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How Do the Pulse Sensors Work on Exercise Machines?

by
author image Rob Harris
While studying journalism in the Army and at the University of Missouri, Rob Harris developed a lifelong love of physical fitness and nutrition, contributing often to a dairy industry newsletter. He has also worked with and created blogs for several family businesses including a professional dog kennel and a flower shop, where he used his experience as an avid gardener to grow plants for sale.
How Do the Pulse Sensors Work on Exercise Machines?
Holding onto the hand pulse sensors helps you find your heart rate. Photo Credit IT Stock/Polka Dot/Getty Images

When exercising, knowing several statistics about your workout can help you determine whether you've reached your fitness goals for the day. You might be interested in how many calories you've burned, for example, or how far you ran on the treadmill. For the most efficient workouts, track your heart rate and try to keep it within your target zone. Using pulse sensors built into many machines can help you determine your heart rate by reading it through your hands.

What They Are

Pulse sensors, also called heart rate sensors, find your pulse through the skin of your hands. The sensors often are silvery metallic areas located on the support bars or moving arm bars of exercise machines. Some have single large sensors on each side, while others have two on each side spaced closely together. They interpret small electrical signals passing through your skin and amplify them so they can turn those signals into numbers you can recognize -- the estimated number of times your heart is beating per minute.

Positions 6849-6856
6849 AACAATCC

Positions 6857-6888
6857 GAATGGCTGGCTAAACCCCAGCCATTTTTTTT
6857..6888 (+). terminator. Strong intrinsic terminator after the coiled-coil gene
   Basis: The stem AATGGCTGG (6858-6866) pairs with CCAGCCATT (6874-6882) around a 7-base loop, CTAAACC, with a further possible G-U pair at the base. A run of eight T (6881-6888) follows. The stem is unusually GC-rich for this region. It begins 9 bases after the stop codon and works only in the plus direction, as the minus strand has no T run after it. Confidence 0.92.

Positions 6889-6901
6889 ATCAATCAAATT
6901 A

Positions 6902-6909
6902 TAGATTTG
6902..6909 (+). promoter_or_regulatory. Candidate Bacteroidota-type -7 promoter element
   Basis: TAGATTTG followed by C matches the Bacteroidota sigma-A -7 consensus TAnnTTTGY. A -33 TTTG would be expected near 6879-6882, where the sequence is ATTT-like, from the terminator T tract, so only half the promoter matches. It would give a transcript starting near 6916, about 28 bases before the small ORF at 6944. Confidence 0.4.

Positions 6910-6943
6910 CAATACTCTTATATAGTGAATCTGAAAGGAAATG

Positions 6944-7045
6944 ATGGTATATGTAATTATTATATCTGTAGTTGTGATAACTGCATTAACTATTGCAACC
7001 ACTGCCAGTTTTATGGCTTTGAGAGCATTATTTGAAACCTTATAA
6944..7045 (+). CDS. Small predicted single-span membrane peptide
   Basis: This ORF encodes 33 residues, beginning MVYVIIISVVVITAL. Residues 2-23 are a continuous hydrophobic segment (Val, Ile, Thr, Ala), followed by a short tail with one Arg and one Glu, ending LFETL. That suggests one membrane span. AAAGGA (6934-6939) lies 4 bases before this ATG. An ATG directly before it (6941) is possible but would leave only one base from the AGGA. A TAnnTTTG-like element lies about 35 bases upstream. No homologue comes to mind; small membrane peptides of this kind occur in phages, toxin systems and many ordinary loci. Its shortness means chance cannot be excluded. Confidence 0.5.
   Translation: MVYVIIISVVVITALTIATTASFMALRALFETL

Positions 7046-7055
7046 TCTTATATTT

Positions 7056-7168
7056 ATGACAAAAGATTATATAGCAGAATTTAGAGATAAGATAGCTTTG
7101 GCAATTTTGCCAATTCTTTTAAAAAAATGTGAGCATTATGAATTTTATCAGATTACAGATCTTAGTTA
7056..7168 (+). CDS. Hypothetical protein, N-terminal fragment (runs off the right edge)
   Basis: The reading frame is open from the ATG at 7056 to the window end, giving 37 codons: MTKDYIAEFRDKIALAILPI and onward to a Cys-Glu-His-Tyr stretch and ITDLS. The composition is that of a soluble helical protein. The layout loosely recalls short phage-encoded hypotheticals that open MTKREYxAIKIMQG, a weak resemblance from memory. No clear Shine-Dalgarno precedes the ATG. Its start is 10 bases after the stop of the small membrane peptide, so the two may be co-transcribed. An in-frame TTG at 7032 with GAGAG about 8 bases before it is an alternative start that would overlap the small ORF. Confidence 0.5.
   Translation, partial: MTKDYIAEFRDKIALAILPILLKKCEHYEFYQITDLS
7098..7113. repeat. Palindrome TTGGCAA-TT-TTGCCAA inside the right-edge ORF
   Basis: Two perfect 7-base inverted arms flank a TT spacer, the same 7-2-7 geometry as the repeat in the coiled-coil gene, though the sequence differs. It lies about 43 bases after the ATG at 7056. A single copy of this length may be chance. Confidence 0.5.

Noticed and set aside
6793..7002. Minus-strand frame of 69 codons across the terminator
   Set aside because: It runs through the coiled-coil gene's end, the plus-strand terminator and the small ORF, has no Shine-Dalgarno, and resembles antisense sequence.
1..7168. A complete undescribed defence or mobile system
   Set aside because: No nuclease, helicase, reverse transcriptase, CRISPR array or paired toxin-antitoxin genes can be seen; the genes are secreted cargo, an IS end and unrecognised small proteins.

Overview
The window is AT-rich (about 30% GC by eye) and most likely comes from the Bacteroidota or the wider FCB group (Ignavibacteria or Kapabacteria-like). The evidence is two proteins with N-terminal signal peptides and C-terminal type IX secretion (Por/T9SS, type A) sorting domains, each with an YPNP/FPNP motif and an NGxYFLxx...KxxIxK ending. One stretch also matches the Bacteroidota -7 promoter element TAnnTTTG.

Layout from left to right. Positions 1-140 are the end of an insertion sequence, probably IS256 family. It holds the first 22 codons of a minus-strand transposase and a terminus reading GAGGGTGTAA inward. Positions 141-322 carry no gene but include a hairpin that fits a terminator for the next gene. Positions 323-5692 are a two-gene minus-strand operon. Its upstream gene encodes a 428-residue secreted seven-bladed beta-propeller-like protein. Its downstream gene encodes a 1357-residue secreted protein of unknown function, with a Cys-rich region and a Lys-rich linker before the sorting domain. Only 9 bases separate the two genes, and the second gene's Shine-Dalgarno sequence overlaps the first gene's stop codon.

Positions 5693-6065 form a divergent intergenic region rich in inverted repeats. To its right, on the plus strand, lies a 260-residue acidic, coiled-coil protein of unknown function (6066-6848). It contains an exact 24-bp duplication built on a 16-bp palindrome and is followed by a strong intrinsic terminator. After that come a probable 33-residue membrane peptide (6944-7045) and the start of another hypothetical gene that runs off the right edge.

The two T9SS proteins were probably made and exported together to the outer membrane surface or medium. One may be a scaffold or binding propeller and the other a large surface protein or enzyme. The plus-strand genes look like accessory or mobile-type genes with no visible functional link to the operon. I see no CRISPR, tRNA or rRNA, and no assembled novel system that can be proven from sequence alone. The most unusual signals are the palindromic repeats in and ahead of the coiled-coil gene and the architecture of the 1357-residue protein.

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How to Find Your Pulse

On most exercise machines, turning on the machine allows you to check your heart rate instantly, giving you an idea of your resting heart rate. In many cases, you grab the bars on the metallic sensors, ensuring your hands cover the sensors completely -- all the sensors, if the machine has two on each side. As you exercise, either leave your hands on the sensors to watch your heart rate increase or grab them periodically to check the rate. If the sensors aren't reading your heart rate, it might be because your hands are too dry or too wet, or they aren't positioned properly.

Accuracy of Pulse Sensors

Exercise machine pulse sensors provide an estimated heart rate, designed to give you a close approximation of the number. They tend to be fairly accurate, but for a more precise heart rate number, use a different type of monitor -- one that straps to your chest. These aren't included with many exercise machines, but you can purchase one or borrow one from the gym, if available. The chest-strap monitors provide continuous, accurate numbers, but they might not be comfortable to wear throughout your workout.

Manual Alternative

When your exercise machine doesn't offer a pulse sensor or you want to verify its numbers, check your own heart rate the old-fashioned way. Place two fingers on the side of your neck or on the inside of your wrist until you feel your pulse. Look at a clock and count the number of pulses you feel in a 10-second span. Multiply that number by six for your heartbeats per minute. Your heart rate should stay between 50 and 85 percent of your maximum heart rate, which you find by subtracting your age from 220. So if you're 35, your maximum heart rate is 185. If you wanted to keep your target heart rate at 75 percent of that, your number to watch for would be 138 beats per minute.

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References

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